How do children learn to detect snakes, spiders and other dangerous things?

How do kids develop fears? Craig Bradshaw, CC BY-NC-ND

As summer approaches, children will be spending less time in the classroom and more time navigating the outside world. Outdoor activities are a fun and exciting part of summertime, but they can also filled with natural (and unnatural) dangers, like fast-moving cars, steep cliffs, crashing waves and even the occasional bear.

Despite these daily hazards, most kids make it to the end of the day unscathed, other than the occasional scraped knee.

Research shows children have an ability to detect threat quickly. How are perceptions of what’s safe and what’s threatening in the outside world shaped from an early age?

Detecting natural threats

Because detecting threat would have been advantageous for human survival, researchers have theorized that humans have a predisposition to detect certain kinds of natural threats very quickly. These threats would consist of things like snakes and spiders, or animals that would have threatened the reproduction of our ancient human ancestors.

Consistent with this theory, psychologists have found that when presented with photographs of threatening images like snakes and spiders and nonthreatening images like flowers and mushrooms, adults are quicker to identify the threatening than the nonthreatening images.

In my own lab, we study how children and babies – who lack significant experience with snakes and spiders – respond to these creepy-crawlies.

In one study, we presented three-year-olds and adults with a series of nine pictures arranged in a 3-by-3 matrix on a touchscreen. One of the pictures was always the target, and the other eight were distractors.

Children detect threatening things such as spiders more quickly. Anthony Easton, CC BY

When the targets were snakes and spiders, children and adults were much faster at finding them than when the targets were flowers, mushrooms, frogs, caterpillars or even cockroaches.

We found similar results when we tested babies using a simplified version of the task: After presenting 9- to 12-month-olds with two images at once – one snake and one flower – we found that the babies turned their heads more quickly to look at snakes than at flowers.

This finding extends to animals as well. Research from a lab in Japan reported that even monkeys detect snakes more quickly than flowers.

Learning to detect threat

At first blush, it seems as though my research supports the idea that humans have an evolved predisposition to detect natural threats very quickly.

However, further research has shown that adults quickly detect a variety of unnatural threats as well, threats like guns, needles and knives.

Since these man-made threats weren’t around when humans were evolving, the evolutionary theory can’t explain why we detect these things so quickly as well. The fact that we do suggests that rapid threat detection of dangerous objects can be learned.

Several lines of research support this idea. My own work has shown that although preschool-aged children detect needles very quickly (more quickly than pens), they do not detect knives particularly quickly (when compared to spoons).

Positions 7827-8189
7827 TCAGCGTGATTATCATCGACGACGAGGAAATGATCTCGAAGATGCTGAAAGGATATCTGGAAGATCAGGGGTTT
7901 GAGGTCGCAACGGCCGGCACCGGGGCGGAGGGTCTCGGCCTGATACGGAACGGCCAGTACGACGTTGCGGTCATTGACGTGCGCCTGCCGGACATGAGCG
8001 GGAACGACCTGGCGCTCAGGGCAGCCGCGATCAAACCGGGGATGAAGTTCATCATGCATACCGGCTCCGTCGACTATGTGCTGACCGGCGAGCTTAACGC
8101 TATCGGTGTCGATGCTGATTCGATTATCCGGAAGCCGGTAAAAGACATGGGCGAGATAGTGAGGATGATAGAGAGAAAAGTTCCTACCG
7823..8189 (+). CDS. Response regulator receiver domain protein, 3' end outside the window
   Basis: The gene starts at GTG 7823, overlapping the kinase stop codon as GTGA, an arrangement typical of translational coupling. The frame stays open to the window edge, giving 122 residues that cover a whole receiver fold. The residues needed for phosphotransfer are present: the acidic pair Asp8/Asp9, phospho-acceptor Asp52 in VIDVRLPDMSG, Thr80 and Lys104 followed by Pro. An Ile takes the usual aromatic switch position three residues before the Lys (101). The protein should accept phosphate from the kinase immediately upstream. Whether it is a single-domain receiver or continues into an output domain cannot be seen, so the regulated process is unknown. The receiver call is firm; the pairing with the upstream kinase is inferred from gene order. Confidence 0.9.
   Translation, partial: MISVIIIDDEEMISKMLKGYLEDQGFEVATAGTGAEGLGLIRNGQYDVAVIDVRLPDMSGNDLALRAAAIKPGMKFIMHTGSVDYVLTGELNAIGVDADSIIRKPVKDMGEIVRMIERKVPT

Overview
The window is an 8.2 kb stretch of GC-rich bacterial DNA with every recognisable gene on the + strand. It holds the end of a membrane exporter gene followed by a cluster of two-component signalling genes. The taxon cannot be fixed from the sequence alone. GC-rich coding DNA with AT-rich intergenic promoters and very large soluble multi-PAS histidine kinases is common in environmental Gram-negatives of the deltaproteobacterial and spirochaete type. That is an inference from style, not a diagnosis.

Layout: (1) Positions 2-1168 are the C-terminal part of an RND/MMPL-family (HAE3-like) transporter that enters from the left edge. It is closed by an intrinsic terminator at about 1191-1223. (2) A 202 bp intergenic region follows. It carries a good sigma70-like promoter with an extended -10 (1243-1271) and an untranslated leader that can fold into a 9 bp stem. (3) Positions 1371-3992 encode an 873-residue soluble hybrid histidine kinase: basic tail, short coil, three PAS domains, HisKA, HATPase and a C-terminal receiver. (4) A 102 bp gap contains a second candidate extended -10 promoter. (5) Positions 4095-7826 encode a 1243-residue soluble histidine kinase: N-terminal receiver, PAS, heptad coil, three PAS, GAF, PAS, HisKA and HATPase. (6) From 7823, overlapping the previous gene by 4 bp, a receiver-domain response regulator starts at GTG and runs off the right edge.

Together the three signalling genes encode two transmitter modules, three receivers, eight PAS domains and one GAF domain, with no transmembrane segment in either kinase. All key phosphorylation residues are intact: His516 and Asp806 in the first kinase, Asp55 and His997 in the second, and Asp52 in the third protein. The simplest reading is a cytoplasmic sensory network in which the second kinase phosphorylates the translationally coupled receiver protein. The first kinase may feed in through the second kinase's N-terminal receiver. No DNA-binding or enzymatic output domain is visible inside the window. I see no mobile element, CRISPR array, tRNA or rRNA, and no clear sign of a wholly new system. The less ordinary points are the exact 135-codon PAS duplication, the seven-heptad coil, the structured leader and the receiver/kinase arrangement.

Experience with injections makes children fearful of them. PROAlex Proimos, CC BY-NC

Importantly, these results seem to be related to negative experience with the objects: While the children had a great deal of experience with inoculations, they were not allowed to handle knives at home and had never been cut by one. Thus, children might have learned to detect needles (but not knives) very quickly via the negative experience of an injection.

Similarly, research with adults from another lab has shown that after being conditioned to associate the occurrence of an unpleasant electric shock with nonthreatening animals like dogs, birds or fish, the adults learned to detect these animals very quickly – just as quickly as they detected snakes and spiders.

Together, this research suggests that although learning might not be involved in the detection of snakes and spiders, humans can easily learn to detect a variety of threats very quickly as well – that is, after they learn that they are indeed threatening.

One final factor that leads us to detect threatening objects very quickly is emotion – either our emotional state, or our propensity to behave emotionally (as dictated by our personalities).

For example, in another study, I found that adults who watched a scary movie clip were faster to detect anything – even a very simple shape – faster than adults who watched a neutral clip.

Further, individuals who have a specific phobia detect the object of that phobia faster than nonphobic adults. Similarly, both adults and children with social anxiety detect social signals of threat (like an angry face) more quickly than their nonanxious counterparts.

Human threat detectors

This body of research demonstrates that humans can acquire a propensity to detect various kinds of threats through different mechanisms. An ability to detect natural threats like snakes and spiders is developed early. The detection of unnatural threats is learned through negative experience. Finally, we can detect any object (threatening or not) very quickly given a fearful or anxious state of mind.

Together, this flexibility in responding quickly to whatever happens to threaten us makes humans (even very young children) highly effective threat detectors.

This ability is important, as it gives us the freedom to explore potentially new and scary things, while at the same time alerting us when something in the environment might be worth keeping an eye on.

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